Receiving Wide Coverage ...

Global Threat on the Horizon: The central banks' efforts are all well and good, but the U.S. and European governments will need to do more to prevent global growth from screeching to a halt, says International Monetary Fund managing director Christine Lagarde. In an address at the Peterson Institute for International Economics, Lagarde warned the IMF may cut its estimates of global growth again this year during its meetings in Japan next month. She urged the U.S. to put aside political wrangling in order to address its deficit, calling the widening debt ceiling and uncertainty over the fiscal cliff "a threat for the global economy." , Washington PostNew York Times

The Great Libor Debate: Commodity Futures Trading Commission chairman Gary Gensler brought the London interbank offered rate back into the news cycle when he told European parliament members on Monday Libor needs to be replaced as soon as possible. Gensler's call for abolition/extreme reform was driven by data compiled by the CFTC showing Libor may still be subject to manipulation. The FT reports the data shows Société Générale reported a daily change in three-month borrowing costs just 10 times during one 182-day stretch this year. Bank of America reported a daily change just 14 times. He pointed out other instances in which there were no changes in banks' reported rates despite "volatility in other dollar-denominated short-term interest rates and general uncertainty in the economy" and suggested Libor be replaced with a new reference rate that was based on observable transactions.

The Journal calls Gensler's remarks "the latest indication of an intensifying regulatory response to alleged bank misconduct in the area of industry-set rates." You can expect to hear more about the Libor this week. U.K. Financial Services Authority managing director Martin Wheatley is slated to reveal his recommendations for repairing the benchmark interest rate on Friday. According to the paper, Wheatley may suggest stripping the British Bankers' Association of its oversight responsibilities and handing those powers to a government agency or the Bank of England.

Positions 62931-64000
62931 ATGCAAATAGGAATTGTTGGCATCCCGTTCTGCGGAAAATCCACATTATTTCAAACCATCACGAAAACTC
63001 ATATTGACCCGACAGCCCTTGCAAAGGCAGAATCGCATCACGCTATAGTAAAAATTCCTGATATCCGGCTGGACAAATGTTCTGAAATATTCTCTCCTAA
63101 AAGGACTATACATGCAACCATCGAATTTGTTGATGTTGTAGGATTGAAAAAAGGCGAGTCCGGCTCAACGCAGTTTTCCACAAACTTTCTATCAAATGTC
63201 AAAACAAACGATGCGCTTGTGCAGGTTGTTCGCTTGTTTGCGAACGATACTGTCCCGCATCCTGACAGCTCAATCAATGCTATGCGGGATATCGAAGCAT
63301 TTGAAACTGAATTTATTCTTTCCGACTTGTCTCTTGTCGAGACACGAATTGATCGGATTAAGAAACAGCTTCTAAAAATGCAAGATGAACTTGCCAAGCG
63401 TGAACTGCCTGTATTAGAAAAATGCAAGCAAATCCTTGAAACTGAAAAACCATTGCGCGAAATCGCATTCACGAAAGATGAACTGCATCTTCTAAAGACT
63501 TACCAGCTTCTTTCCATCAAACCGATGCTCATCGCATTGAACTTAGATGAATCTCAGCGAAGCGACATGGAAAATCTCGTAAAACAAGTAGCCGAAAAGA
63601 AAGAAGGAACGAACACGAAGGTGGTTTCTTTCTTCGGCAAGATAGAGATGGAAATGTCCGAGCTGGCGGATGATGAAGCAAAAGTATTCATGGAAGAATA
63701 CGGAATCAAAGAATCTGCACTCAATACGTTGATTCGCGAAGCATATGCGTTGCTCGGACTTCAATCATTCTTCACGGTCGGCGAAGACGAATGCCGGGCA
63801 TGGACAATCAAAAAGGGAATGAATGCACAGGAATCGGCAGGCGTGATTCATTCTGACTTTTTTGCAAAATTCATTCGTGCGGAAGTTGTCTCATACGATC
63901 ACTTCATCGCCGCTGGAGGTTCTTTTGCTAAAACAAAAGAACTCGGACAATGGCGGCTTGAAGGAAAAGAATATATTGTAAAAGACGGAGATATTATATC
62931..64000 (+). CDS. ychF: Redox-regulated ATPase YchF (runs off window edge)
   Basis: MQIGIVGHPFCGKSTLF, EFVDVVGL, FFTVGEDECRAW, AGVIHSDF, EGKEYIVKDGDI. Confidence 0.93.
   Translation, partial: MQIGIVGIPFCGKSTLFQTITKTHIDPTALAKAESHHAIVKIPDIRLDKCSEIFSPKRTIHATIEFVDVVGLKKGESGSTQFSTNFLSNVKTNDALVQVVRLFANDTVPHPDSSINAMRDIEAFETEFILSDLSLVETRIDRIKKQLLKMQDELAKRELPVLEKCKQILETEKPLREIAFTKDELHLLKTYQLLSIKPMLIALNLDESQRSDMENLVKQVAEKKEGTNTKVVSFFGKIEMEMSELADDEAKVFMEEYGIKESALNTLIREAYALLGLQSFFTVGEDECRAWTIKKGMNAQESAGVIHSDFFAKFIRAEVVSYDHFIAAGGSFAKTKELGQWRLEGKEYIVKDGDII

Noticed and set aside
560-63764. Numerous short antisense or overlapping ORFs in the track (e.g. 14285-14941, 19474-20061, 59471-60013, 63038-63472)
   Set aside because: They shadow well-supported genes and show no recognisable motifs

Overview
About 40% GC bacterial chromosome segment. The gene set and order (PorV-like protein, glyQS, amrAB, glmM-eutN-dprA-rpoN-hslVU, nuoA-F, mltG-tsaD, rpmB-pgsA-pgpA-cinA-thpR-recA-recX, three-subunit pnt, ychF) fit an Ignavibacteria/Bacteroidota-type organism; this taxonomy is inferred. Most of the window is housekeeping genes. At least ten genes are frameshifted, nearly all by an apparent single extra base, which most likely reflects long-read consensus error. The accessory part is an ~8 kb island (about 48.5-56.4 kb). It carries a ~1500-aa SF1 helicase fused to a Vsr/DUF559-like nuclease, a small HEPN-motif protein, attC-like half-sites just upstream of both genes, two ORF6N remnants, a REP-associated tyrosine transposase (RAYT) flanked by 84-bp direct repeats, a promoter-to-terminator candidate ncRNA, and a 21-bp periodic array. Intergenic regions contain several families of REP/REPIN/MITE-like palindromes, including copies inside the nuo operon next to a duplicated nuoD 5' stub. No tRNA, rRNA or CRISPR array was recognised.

Wall Street Journal

German lenders may be overly affected by Spain's economic woes since "they remain heavily invested in Spanish financial institutions, commercial real estate and in other businesses hit by the crisis."

You can't have your payday loan and put it on your prepaid card, too. At least that's the message the Office of the Comptroller of the Currency sent yesterday when it came down on Urban Trust Bank, a community bank in Orlando, Fla., for allegedly maintaining "a strong relationship" with a payday-lending and check-cashing firm that sells its prepaid products. The practice of putting a payday loan on a prepaid card is considered problematic since the fees associated with the card make the already high loan even more expensive for the consumer. Urban Trust Bank maintains it doesn't sell payday loan products. The bank is now required to submit a risk analysis of its prepaid business to the OCC and strengthen its oversight of vendors selling its prepaid cards.

The paper has put together a nice farewell for soon-to-be-retired Goldman Sachs chief financial officer David Viniar, which includes the not-so-subtle, albeit slightly buried suggestion he take over as board chairman in order to ensure a smooth transition when chief executive and current chairman Lloyd Blankfein ultimately steps down.

Financial Times

UBS has "poached" Nomura's global co-head of natural resources Shaun Treacy. The Japanese lender's senior banker is now slated to take over as co-head of the Swiss bank's "All Industries Group" in January.

In this op-ed, banking editor Patrick Jenkins defends ex-Barclays chief Bob Diamond and current Standard Chartered head Peter Sands, arguing the two men were painted in a perhaps too-harsh light by a highly politicized and fickle regulatory system.

New York Times

Dealbook's Andrew Ross Sorkin argues Tim Pawlenty's recent appointment as banking lobbyist "is the clearest sign yet of the flexible ethic that makes the revolving door in Washington spin faster."

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